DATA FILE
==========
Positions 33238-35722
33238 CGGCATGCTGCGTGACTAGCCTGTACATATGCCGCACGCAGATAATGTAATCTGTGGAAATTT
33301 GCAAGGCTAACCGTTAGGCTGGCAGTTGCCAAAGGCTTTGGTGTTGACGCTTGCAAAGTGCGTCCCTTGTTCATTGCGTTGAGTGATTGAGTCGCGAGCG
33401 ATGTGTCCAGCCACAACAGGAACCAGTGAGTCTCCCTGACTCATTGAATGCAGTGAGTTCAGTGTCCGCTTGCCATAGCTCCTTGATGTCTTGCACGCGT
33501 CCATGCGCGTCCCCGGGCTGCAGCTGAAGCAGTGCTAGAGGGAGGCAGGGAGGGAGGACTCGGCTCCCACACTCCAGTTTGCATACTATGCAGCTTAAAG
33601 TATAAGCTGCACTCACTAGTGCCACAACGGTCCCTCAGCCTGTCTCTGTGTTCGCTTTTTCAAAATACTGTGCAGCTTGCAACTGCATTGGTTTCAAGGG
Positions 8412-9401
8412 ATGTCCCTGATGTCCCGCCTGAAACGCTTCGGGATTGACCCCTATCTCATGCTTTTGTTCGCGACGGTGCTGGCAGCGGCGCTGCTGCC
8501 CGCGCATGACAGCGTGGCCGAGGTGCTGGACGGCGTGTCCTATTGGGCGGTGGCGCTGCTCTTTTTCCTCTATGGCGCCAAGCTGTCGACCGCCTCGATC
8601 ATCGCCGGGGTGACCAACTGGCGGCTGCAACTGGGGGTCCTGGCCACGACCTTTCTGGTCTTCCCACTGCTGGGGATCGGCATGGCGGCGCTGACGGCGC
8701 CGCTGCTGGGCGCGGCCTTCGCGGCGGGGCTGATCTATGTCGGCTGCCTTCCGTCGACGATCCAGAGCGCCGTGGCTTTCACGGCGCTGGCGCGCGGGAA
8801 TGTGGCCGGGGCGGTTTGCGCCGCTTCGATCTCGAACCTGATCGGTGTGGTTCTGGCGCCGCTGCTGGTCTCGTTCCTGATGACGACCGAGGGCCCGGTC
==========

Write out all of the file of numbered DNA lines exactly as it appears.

Positions 33238-35722
33238 CGGCATGCTGCGTGACTAGCCTGTACATATGCCGCACGCAGATAATGTAATCTGTGGAAATTT
33301 GCAAGGCTAACCGTTAGGCTGGCAGTTGCCAAAGGCTTTGGTGTTGACGCTTGCAAAGTGCGTCCCTTGTTCATTGCGTTGAGTGATTGAGTCGCGAGCG
33401 ATGTGTCCAGCCACAACAGGAACCAGTGAGTCTCCCTGACTCATTGAATGCAGTGAGTTCAGTGTCCGCTTGCCATAGCTCCTTGATGTCTTGCACGCGT
33501 CCATGCGCGTCCCCGGGCTGCAGCTGAAGCAGTGCTAGAGGGAGGCAGGGAGGGAGGACTCGGCTCCCACACTCCAGTTTGCATACTATGCAGCTTAAAG
33601 TATAAGCTGCACTCACTAGTGCCACAACGGTCCCTCAGCCTGTCTCTGTGTTCGCTTTTTCAAAATACTGTGCAGCTTGCAACTGCATTGGTTTCAAGGG
Positions 8412-9401
8412 ATGTCCCTGATGTCCCGCCTGAAACGCTTCGGGATTGACCCCTATCTCATGCTTTTGTTCGCGACGGTGCTGGCAGCGGCGCTGCTGCC
8501 CGCGCATGACAGCGTGGCCGAGGTGCTGGACGGCGTGTCCTATTGGGCGGTGGCGCTGCTCTTTTTCCTCTATGGCGCCAAGCTGTCGACCGCCTCGATC
8601 ATCGCCGGGGTGACCAACTGGCGGCTGCAACTGGGGGTCCTGGCCACGACCTTTCTGGTCTTCCCACTGCTGGGGATCGGCATGGCGGCGCTGACGGCGC
8701 CGCTGCTGGGCGCGGCCTTCGCGGCGGGGCTGATCTATGTCGGCTGCCTTCCGTCGACGATCCAGAGCGCCGTGGCTTTCACGGCGCTGGCGCGCGGGAA
8801 TGTGGCCGGGGCGGTTTGCGCCGCTTCGATCTCGAACCTGATCGGTGTGGTTCTGGCGCCGCTGCTGGTCTCGTTCCTGATGACGACCGAGGGCCCGGTC